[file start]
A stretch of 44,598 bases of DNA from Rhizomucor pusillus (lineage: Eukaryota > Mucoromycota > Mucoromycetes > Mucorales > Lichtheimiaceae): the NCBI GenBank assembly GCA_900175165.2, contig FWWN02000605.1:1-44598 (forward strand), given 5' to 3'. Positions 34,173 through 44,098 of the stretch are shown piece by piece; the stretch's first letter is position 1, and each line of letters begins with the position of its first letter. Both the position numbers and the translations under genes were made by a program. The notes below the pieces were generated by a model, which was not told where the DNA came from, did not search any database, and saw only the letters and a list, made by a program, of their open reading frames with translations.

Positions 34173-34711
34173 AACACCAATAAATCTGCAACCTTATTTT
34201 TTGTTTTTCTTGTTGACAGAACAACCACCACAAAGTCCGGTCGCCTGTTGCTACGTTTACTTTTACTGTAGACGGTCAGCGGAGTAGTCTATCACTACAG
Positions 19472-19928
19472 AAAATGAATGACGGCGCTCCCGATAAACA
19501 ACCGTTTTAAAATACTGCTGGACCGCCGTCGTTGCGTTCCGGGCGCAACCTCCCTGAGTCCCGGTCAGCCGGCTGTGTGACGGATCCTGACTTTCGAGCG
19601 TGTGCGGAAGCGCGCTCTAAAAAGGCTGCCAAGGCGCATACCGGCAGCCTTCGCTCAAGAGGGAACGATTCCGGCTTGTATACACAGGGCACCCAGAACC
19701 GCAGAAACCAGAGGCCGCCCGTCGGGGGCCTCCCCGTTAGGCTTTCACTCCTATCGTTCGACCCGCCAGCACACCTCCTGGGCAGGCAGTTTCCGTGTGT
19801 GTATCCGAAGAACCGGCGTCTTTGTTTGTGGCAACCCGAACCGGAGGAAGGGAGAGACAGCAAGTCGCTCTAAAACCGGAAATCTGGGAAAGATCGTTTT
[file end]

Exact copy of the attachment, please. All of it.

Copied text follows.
A stretch of 44,598 bases of DNA from Rhizomucor pusillus (lineage: Eukaryota > Mucoromycota > Mucoromycetes > Mucorales > Lichtheimiaceae): the NCBI GenBank assembly GCA_900175165.2, contig FWWN02000605.1:1-44598 (forward strand), given 5' to 3'. Positions 34,173 through 44,098 of the stretch are shown piece by piece; the stretch's first letter is position 1, and each line of letters begins with the position of its first letter. Both the position numbers and the translations under genes were made by a program. The notes below the pieces were generated by a model, which was not told where the DNA came from, did not search any database, and saw only the letters and a list, made by a program, of their open reading frames with translations.

Positions 34173-34711
34173 AACACCAATAAATCTGCAACCTTATTTT
34201 TTGTTTTTCTTGTTGACAGAACAACCACCACAAAGTCCGGTCGCCTGTTGCTACGTTTACTTTTACTGTAGACGGTCAGCGGAGTAGTCTATCACTACAG
Positions 19472-19928
19472 AAAATGAATGACGGCGCTCCCGATAAACA
19501 ACCGTTTTAAAATACTGCTGGACCGCCGTCGTTGCGTTCCGGGCGCAACCTCCCTGAGTCCCGGTCAGCCGGCTGTGTGACGGATCCTGACTTTCGAGCG
19601 TGTGCGGAAGCGCGCTCTAAAAAGGCTGCCAAGGCGCATACCGGCAGCCTTCGCTCAAGAGGGAACGATTCCGGCTTGTATACACAGGGCACCCAGAACC
19701 GCAGAAACCAGAGGCCGCCCGTCGGGGGCCTCCCCGTTAGGCTTTCACTCCTATCGTTCGACCCGCCAGCACACCTCCTGGGCAGGCAGTTTCCGTGTGT
19801 GTATCCGAAGAACCGGCGTCTTTGTTTGTGGCAACCCGAACCGGAGGAAGGGAGAGACAGCAAGTCGCTCTAAAACCGGAAATCTGGGAAAGATCGTTTT